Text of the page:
Conservatives have figured out how to offer simple but politically potent messages: We can cut taxes while improving education and adequately addressing social issues. Less government is better; it has grown too large due to ever-increasing taxes used mostly to fund inappropriate and ineffective social programs. Civil rights have been achieved, the consequences of historic segregation are overblown (if not actually whining), and affirmative action is the real discrimination. There are no problems that can't be solved by the government leaving them alone (thus making even more tax cuts possible).
The environment and economy are potent issues, but only when presented in terms of self-interest and not the common good. Any politician who argues that our society is still deeply troubled, that there are economic and educational inequities as well as a large underclass that needs social services, is one to whom almost no one is listening. Think about the terms of the debate when the "Robin Hood" school finance plan was first introduced and now.
Painfully, this leads me to discussing the Naderites again, as their existence and purpose argues against this view. Trying not to set up straw men, I offer that Naderites usually lay out three arguments – more overlapping than separated – all accepting that the current political system is intolerable, with no real difference between the two parties, as big money has completely polluted democracy: Voting your conscience is a heroic and democratic act. The Democrats, in abandoning their progressive base, have alienated the large number of voters who would have delivered electoral success. Finally, rather than consenting to the status quo, enabling Republican victories will push this government further right. Eventually, this will so expose its corruption and disinterest in popular representation that voters will rally, eject it, and push far to the left.
In a Democratic republic, to vote your conscience, divorced from real-world consequences, is not noble. It is undiluted narcissism. "What matters is how I feel ... not what happens to the working class, the poor, the environment."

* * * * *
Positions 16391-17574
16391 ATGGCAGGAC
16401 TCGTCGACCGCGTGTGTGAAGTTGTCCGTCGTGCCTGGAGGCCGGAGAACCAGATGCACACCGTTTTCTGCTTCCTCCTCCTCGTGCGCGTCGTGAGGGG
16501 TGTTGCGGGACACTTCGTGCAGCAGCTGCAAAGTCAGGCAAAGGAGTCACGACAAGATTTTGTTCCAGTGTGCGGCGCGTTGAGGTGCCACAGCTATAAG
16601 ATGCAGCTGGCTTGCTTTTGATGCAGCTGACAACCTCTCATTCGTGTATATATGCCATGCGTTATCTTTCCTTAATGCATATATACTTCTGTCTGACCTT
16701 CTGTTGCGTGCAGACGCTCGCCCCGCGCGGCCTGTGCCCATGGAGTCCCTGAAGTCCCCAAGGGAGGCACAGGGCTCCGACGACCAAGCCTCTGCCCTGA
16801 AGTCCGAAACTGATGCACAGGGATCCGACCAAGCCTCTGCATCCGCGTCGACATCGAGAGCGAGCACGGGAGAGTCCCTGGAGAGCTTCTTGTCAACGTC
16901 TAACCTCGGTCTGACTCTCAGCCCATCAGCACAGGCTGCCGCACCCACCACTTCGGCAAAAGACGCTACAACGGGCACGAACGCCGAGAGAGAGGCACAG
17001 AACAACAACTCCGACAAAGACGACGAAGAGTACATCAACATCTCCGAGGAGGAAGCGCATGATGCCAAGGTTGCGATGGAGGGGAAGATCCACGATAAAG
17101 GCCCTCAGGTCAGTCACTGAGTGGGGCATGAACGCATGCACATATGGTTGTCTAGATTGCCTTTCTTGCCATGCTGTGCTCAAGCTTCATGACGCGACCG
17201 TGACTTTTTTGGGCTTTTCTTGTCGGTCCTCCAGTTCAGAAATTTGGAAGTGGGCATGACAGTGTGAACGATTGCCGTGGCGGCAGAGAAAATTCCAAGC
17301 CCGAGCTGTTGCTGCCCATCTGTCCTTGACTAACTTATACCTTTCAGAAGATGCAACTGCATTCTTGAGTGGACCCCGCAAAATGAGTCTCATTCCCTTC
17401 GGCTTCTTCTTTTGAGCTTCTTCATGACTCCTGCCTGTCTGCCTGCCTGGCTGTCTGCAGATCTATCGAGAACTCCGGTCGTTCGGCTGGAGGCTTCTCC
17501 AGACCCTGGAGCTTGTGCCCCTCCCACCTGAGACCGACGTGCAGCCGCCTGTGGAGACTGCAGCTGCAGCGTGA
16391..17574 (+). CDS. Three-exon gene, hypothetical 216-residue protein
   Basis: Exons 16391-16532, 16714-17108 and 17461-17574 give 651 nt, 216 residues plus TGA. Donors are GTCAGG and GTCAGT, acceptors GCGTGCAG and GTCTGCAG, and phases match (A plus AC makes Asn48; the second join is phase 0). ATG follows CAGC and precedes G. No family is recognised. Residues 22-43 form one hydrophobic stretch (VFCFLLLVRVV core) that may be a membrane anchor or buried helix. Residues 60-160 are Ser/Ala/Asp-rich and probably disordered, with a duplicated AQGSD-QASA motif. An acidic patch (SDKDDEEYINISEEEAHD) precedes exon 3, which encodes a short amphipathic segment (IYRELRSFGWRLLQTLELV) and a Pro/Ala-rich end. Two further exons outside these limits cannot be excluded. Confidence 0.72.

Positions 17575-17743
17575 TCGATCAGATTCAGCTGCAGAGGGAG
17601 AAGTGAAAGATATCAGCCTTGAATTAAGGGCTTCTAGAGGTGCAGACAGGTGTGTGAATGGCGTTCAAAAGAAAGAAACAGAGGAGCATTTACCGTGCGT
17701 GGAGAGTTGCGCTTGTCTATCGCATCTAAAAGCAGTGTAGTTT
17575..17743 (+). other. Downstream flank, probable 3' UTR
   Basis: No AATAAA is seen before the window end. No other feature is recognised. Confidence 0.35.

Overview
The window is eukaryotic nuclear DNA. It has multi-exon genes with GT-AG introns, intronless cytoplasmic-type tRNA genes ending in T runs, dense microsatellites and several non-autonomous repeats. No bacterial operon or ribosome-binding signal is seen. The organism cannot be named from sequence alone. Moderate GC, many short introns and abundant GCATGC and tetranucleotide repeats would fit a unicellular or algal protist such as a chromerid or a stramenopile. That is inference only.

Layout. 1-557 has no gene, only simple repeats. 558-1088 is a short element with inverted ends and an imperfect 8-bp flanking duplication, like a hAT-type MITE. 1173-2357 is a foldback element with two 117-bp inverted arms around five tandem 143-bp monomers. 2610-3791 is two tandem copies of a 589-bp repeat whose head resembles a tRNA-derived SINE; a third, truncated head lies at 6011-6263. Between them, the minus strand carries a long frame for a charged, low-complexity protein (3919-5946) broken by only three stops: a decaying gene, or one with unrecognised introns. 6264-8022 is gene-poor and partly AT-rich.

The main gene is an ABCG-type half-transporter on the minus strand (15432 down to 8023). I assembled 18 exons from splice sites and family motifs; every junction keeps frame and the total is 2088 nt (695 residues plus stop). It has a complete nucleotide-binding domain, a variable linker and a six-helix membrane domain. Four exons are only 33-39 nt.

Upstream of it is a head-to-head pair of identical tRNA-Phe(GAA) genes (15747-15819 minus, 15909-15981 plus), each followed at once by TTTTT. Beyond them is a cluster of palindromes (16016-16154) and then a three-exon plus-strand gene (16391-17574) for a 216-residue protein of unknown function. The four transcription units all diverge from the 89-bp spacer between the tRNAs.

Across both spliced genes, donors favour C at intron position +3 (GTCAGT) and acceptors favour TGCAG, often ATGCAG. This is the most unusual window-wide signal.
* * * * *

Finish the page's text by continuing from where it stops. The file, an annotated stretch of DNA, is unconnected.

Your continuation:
Why have the Democrats abandoned traditional liberal rhetoric? Because they are evil, have been corrupted by big money, and/or are stupid? Maybe it's that it just doesn't work now, that the people have moved toward the middle.
Finally, this notion of pushing government to an extreme doesn't work. Even when political sentiment changes direction, as it invariably does, the movement is not that dramatic. The sad and obvious suggestion is that, rather than forcing the Democrats back to the left, the Naderites instead expose how marginalized, impotent, and disenfranchised progressives are. Not just helping elect Republicans, Naderites are retarding liberal power and slowing its return.
Okay, at the end of the day this isn't about Nader. I don't buy the argument that the American public is about evenly divided politically, almost exactly 50/50. Instead, I think the majority of Americans share a common ground of similar values and visions (of course, with many legitimate differences). Language is as decisive and determining as ideas; how problems and solutions are presented is very important. The liberals have forgotten how to communicate. They need to reinvent the language they use and the way they present policies. Their core beliefs are as vital as ever, but they've allowed themselves to be ghettoized. There is an unstoppable, uneven-pendulum movement to this democratic republic: Politically and socially we swing from left to right, from right to left, never far from the middle, rarely in the extremes for very long, though there is no predictable pattern. Right now we are lost, but we can be found. We just have to figure out a new way to communicate our vision